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Lou Harry on HART

Much Ado

Professional Shakespeare in the park to returneth this summer

Lou Harry June 4, 2013

Thanks to grants from the Central Indiana Community Foundation and Lilly Endowment, professional summer Shakespeare will return in August to White River State Park. Heartland Actors Repertory Theatre has staged free productions in the park every year except one since 2008, but funding has always been an issue.

The foundations' funding—$50,000, which covers about half the production expenses—will go toward not only paying actors, but also the purchase of a new sound system.

“Our only complaint that we’ve heard over the years is with our sound,” said Butler University Theatre Department Chairwoman Diane Timmerman, a former HART company member who recently took over as HART's producing artistic director. “We just haven’t had the money to purchase or rent a decent sound system.”

(Full disclosure, HART staged a play of mine in 2008 and I was involved in the early days of its development.)

For its first three years, summer Shakespeare was under the umbrella of the White River State Park Family Fun series. Since then, HART has had to search for funding each year, with last-minute saves every year except for 2011. The pledge of ongoing support from CICF (led by Brian Payne who, not coincidentally, ran Shakespeare Santa Cruz before moving to Indianapolis) means HART can focus on long-term planning, including the possible construction of a permanent stage in the park. HART currently uses the amphitheater between the NCAA Hall of Champions and the bridge to the Indianapolis Zoo.

“We have a fantastic designer working on a plan for the permanent,” said Timmerman. “But it’s still in its embryonic stage. It’s a state property—there are a lot of hoops to go through."

Robert Whitt, executive director for White River State Park, applauds the return of theater to the park and is open to the idea of a permanent stage. "We are open to anything that would enhance the experience of our visitors. But we have a number of considerations. That's one of the best vistas in the park so we wouldn’t want to do anything that would obstruct that view. The other thing is, we have a lot of other uses for that area. It's popular for weddings, for instance. And we need to take all of that into account."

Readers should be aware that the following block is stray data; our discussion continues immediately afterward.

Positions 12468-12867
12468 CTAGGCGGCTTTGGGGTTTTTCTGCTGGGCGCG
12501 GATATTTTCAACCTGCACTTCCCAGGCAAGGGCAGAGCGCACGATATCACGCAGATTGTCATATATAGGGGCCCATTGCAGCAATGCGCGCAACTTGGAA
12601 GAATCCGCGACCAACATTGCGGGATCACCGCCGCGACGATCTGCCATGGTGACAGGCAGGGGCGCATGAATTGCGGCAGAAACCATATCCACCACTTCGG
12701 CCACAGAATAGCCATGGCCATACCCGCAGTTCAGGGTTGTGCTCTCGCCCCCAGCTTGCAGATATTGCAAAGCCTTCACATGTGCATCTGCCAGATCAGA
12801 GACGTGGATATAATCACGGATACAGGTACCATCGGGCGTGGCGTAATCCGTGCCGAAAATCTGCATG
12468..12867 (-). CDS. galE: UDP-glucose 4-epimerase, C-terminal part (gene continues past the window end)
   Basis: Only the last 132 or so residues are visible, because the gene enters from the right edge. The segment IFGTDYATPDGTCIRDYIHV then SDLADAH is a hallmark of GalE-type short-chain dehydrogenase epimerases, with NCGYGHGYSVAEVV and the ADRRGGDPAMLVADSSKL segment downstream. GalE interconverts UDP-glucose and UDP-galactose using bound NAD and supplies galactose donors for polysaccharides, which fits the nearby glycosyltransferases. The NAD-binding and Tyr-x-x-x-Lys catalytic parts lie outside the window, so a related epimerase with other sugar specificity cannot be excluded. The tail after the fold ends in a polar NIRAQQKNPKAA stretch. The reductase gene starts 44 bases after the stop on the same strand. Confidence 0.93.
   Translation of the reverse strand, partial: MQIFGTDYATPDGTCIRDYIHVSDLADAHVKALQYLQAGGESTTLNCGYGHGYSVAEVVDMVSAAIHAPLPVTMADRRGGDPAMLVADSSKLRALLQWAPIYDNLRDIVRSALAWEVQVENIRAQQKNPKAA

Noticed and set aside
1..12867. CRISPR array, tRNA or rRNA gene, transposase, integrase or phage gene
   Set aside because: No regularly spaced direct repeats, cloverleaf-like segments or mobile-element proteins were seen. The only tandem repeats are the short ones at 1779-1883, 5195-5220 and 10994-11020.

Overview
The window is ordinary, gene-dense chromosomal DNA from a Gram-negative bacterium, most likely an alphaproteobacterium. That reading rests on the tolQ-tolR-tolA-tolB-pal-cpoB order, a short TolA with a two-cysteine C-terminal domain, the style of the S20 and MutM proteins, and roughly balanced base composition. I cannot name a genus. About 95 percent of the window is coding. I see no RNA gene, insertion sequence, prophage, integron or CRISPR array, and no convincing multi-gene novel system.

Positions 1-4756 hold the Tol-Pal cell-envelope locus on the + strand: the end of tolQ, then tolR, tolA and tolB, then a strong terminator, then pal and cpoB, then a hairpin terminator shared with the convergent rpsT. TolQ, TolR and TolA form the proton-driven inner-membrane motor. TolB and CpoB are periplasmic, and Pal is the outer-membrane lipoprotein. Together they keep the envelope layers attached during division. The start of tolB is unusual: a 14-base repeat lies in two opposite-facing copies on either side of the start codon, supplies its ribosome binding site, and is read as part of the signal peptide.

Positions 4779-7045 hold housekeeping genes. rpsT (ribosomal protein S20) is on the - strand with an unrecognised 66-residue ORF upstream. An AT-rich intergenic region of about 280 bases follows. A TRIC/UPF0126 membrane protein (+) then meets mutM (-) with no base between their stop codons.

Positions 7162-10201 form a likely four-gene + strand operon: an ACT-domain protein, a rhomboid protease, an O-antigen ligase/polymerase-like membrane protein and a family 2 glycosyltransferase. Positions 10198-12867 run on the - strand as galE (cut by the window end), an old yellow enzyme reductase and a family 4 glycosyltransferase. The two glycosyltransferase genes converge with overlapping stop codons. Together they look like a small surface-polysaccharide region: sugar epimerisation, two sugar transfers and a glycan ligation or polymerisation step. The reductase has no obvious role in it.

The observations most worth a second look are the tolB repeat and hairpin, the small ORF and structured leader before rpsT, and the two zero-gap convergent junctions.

While the permanent stage isn’t happening this year, other changes are in the works for the Aug. 9-10 performances of “The Taming of the Shrew.” Loyalists will note that there will be a slight change in the orientation of the audience and performance space—a move aimed at keeping the sun out of the audience’s eyes (Timmerman would prefer Indiana switch to Central time, but realizes that’s unlikely). HART is also considering adding premium (paid) seating for a small section and is working to attract food trucks and wine and beer purveyors to add to a festive atmosphere. Previous productions drew an estimated 1,200 to 1,500 people, many armed with picnic baskets, wine and even candelabras.

It’s a lot of work for two performances. But the space can handle up to 2,100 people. “If we get 2,000 people to come to ‘Shrew,’" said Timmerman, "we would consider that a big success.”

“I have two jobs right now,” Timmerman said. “One is to make sure ‘Taming of the Shrew’ is an awesome production. The other is to build an infrastructure for the company so we are not ever again in the 11th-hour situation we found ourselves in during the last two years. And we’d like to build it to more weekends, create new programming, and have multiple shows in repertory.”

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This article from Lou Harry's A&E on Indianapolis Business Journal.

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Reviews for The Exonerated